PURPOSE: The aim of the present study was to develop an experimental model of ischemia-reperfusion injury in rat skin flap and to verify the effect of mannitol and vitamin C on reducing necrosis area. METHODS: A 6-x 3-cm groin skin flap was raised and submitted to 8 hours of ischemia by clamping the vascular pedicle and to 7 days of reperfusion. The animals were divided in four groups: S1 and S2 (10 animals each) and C and T (14 animals each). In groups S1 and S2 skin flaps were not submitted to ischemia and animals received lactated Ringer's solution (S1) and antioxidant solution (S2 ). In groups C and T, flaps were subjected to 8 hours of warm ischemia and animals received Lactated Ringer's solution (Group C) and antioxidant solution immediately before reperfusion, (Group T). Flap survival was evaluated on the seventh day using a paper template technique and computer-assistant imaging analysis of necrotic and normal areas. RESULTS: Statistical analysis showed no area differences between groups C and T. CONCLUSION: The experimental model provided consistent necrotic area in control groups and drugs used were not effective in improving skin flap survival.
Ischemia; Reperfusion; Mannitol; Ascorbic acid; Surgical flaps; Rats
OBJETIVO: Neste trabalho foi padronizado modelo experimental de isquemia e reperfusão em retalho cutâneo em ratos no qual estudou-se possibilidade de uma solução antioxidante, composta por Ringer lactato, vitamina C e manitol de reduzir a área de necrose. MÉTODOS: O modelo consistiu de levantamento de retalho cutâneo axial de 6,0 x 3,0cm, submetido à isquemia de 8 horas e reperfusão de 7 dias. Os animais foram divididos em quatro grupos: grupos S1, S2 (10 animais cada), C e T (14 animais cada). Nos grupos S1 e S2 todos os procedimentos dos demais grupos foram efetuados, exceto a isquemia e reperfusão: S1 recebeu apenas Ringer lactato e S2 a solução antioxidante. Os grupos C e T foram submetidos à isquemia. O grupo C recebeu somente Ringer lactato e o grupo T a solução antioxidante. No 7(0) dia de pós-operatório as áreas de necrose e pele viável do retalho foram delineadas em decalque de acetato, os quais foram por sua vez analisados em sistema computadorizado KS-300 (Carl Zeiss). RESULTADOS: A análise estatística mostrou que não houve diferenças significativas entre o grupo tratado e controle quanto à área de necrose. CONCLUSÃO: Concluiu-se que o modelo experimental é consistente, determinando área de necrose limitada e uniforme nos animais não tratados e que as drogas usadas, nessa posologia e modo de aplicação, não foram efetivas em diminuir a área de necrose no modelo experimental em questão.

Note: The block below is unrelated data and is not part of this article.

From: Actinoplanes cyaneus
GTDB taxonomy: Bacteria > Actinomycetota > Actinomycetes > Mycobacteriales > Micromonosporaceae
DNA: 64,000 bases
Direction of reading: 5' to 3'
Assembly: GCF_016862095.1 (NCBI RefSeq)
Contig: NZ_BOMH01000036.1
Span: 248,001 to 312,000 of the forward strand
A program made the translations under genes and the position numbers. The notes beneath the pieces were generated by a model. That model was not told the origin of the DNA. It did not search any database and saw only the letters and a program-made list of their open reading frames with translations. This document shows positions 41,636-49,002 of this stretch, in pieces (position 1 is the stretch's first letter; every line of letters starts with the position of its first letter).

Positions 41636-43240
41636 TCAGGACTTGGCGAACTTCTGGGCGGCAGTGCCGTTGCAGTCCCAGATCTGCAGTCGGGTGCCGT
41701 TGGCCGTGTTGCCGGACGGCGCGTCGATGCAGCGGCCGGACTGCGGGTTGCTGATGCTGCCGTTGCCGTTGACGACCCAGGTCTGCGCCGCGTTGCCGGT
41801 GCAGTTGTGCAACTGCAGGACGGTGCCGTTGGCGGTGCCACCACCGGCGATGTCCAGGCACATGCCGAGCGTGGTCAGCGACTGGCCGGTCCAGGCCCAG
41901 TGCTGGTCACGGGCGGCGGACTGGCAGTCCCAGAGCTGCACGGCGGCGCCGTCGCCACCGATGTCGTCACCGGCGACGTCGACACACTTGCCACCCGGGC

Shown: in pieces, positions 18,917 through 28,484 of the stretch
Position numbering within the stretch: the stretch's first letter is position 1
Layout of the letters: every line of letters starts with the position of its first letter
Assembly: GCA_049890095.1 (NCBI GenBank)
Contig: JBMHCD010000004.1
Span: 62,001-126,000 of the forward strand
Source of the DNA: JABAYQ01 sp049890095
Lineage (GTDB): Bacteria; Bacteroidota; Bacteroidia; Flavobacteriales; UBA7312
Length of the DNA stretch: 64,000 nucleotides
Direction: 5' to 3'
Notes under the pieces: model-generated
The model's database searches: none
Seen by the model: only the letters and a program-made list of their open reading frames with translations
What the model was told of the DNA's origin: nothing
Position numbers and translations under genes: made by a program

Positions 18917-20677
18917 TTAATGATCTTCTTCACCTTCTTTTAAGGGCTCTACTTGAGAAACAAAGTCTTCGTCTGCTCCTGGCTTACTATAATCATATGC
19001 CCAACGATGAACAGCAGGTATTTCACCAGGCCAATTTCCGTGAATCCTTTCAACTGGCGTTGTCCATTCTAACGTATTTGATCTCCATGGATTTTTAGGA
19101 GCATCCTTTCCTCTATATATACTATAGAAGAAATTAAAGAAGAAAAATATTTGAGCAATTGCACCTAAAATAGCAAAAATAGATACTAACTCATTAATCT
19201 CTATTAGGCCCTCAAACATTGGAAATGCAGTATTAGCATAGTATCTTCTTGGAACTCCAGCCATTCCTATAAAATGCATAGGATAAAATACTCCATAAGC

Isquemia; Reperfusão; Manitol; Ácido ascórbico; Retalhos cirúrgicos; Ratos
4 - ORIGINAL ARTICLE
Ischemia and reperfusion in skin flaps: effects of mannitol and vitamin C in reducing necrosis area in a rat experimental model1 1 . Department of Surgery and Orthopedics, Medical School UNESP. Botucatu, São Paulo State University, Brazil.
Isquemia e reperfusão de retalhos cutâneos: efeitos do manitol e vitamina C na redução de áreas de necrose em modelo experimental no rato
Winston Bonetti YoshidaI; Eloísa Bueno Pires de CamposII
IAssociate Professor of Surgery UNESP. Botucatu, São Paulo Brazil
IIMaster Post-Graduate Program in Surgery, Plastic Surgeon. Botucatu, São Paulo Brazil
PURPOSE: The aim of the present study was to develop an experimental model of ischemia-reperfusion injury in rat skin flap and to verify the effect of mannitol and vitamin C on reducing necrosis area.
METHODS: A 6-x 3-cm groin skin flap was raised and submitted to 8 hours of ischemia by clamping the vascular pedicle and to 7 days of reperfusion. The animals were divided in four groups: S1 and S2 (10 animals each) and C and T (14 animals each). In groups S1 and S2 skin flaps were not submitted to ischemia and animals received lactated Ringer's solution (S1) and antioxidant solution (S2 ). In groups C and T, flaps were subjected to 8 hours of warm ischemia and animals received Lactated Ringer's solution (Group C) and antioxidant solution immediately before reperfusion, (Group T). Flap survival was evaluated on the seventh day using a paper template technique and computer-assistant imaging analysis of necrotic and normal areas.
RESULTS: Statistical analysis showed no area differences between groups C and T.
CONCLUSION: The experimental model provided consistent necrotic area in control groups and drugs used were not effective in improving skin flap survival.
Key words: Ischemia. Reperfusion. Mannitol. Ascorbic acid. Surgical flaps. Rats.